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Silent, strategizing,

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rate over distance, and time, always time.

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Crocodile minds synchronized,

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as they patiently wait to kill.

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Even huge elephants know,

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to give this tactician wide berth!

Cheers to you from the formidable and ecologically important, African Crocodiles~

Driving Etiquette Amongst Wild Elephants~

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It is important to know proper etiquette when self driving among ellies. First you need to know that elephants love to eat and run,
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and they love to cross roads.
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They especially love eating and running whilst crossing roads.
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But more than all these things combined, they love to block roads. What do you do when an elephant blocks the road?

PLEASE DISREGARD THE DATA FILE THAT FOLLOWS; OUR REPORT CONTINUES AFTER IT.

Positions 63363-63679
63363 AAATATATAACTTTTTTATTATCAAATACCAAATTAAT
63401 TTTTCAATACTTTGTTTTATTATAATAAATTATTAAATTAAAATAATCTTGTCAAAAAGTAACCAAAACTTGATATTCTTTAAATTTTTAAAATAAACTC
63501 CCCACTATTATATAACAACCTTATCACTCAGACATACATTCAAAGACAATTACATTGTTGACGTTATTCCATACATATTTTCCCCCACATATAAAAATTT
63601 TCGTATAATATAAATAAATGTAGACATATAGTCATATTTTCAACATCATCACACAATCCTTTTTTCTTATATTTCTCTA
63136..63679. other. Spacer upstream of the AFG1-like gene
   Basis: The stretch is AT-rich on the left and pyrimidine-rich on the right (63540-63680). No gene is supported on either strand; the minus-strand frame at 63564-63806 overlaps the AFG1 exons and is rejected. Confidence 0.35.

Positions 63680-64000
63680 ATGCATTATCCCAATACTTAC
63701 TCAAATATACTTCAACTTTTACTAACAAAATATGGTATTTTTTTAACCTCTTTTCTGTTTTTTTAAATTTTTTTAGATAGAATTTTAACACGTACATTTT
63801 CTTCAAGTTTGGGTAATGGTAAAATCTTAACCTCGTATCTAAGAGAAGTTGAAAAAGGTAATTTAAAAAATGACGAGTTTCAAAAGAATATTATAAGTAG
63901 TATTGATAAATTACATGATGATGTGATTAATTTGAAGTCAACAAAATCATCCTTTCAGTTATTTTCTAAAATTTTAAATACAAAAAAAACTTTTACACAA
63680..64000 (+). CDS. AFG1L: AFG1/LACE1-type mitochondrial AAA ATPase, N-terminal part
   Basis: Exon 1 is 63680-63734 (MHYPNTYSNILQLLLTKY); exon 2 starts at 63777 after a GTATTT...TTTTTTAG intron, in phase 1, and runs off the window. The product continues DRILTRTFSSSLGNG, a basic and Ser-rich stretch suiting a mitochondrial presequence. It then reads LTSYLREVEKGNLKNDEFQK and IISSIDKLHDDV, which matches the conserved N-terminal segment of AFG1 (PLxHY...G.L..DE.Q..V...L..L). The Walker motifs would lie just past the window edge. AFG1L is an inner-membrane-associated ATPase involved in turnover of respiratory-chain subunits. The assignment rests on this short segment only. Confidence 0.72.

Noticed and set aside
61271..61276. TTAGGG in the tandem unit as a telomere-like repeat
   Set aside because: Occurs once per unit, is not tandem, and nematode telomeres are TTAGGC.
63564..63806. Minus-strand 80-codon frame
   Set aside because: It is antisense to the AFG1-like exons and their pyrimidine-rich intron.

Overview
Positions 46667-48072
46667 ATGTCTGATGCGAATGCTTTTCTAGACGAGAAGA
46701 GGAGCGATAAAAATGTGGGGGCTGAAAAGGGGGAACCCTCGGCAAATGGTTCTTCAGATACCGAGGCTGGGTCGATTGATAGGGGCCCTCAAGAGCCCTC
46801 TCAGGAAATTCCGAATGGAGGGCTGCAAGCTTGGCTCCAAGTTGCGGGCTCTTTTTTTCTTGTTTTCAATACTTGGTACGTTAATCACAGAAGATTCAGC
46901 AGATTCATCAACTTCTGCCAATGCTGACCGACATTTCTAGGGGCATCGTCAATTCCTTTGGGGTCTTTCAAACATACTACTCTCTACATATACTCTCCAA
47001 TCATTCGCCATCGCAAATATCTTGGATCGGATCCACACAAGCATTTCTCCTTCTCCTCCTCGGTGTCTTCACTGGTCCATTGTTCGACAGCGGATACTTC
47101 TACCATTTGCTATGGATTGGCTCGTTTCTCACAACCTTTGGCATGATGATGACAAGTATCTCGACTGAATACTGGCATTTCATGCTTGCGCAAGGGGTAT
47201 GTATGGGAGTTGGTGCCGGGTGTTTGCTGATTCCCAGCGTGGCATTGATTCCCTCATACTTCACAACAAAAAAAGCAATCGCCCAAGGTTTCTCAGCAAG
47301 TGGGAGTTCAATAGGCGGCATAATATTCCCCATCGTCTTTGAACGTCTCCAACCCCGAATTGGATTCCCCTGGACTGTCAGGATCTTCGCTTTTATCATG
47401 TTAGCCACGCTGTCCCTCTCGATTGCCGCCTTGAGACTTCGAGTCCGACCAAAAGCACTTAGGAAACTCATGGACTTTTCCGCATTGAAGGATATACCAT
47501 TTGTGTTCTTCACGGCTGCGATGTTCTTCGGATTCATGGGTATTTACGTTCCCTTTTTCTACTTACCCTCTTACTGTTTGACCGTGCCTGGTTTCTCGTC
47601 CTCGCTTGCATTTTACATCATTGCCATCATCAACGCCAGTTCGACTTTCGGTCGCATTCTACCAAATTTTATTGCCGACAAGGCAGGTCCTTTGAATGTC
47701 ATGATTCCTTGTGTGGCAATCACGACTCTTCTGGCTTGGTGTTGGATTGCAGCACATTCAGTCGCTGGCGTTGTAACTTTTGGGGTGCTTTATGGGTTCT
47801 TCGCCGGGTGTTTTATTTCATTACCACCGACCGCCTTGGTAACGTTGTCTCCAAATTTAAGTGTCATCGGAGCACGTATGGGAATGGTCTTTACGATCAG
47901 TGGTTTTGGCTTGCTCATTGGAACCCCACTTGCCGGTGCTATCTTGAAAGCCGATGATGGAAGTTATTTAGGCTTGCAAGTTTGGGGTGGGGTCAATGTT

You wait.
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The worst thing of course is to inadvertently block the path of an irritable, lone bull elephant in musk, in pursuit of his disinterested, and fast disappearing, beloved.
What do you do when this happens?
Pray you can get the heck out of his way.
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Elephants love to knock over trees, and they even love to try and knock over trees, they can’t knock over.
What do you do when this happens?
Watch, until the ellie gets really frustrated at the tree, and then get the heck out of his way.
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The biggest tip to keep in mind when driving among wild ellies?
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Do whatever the ellie wants you to do, cuz they really are so much bigger than you!
Cheers to you from South Africa’s intelligent, incredible, irreplaceable Pachyderms!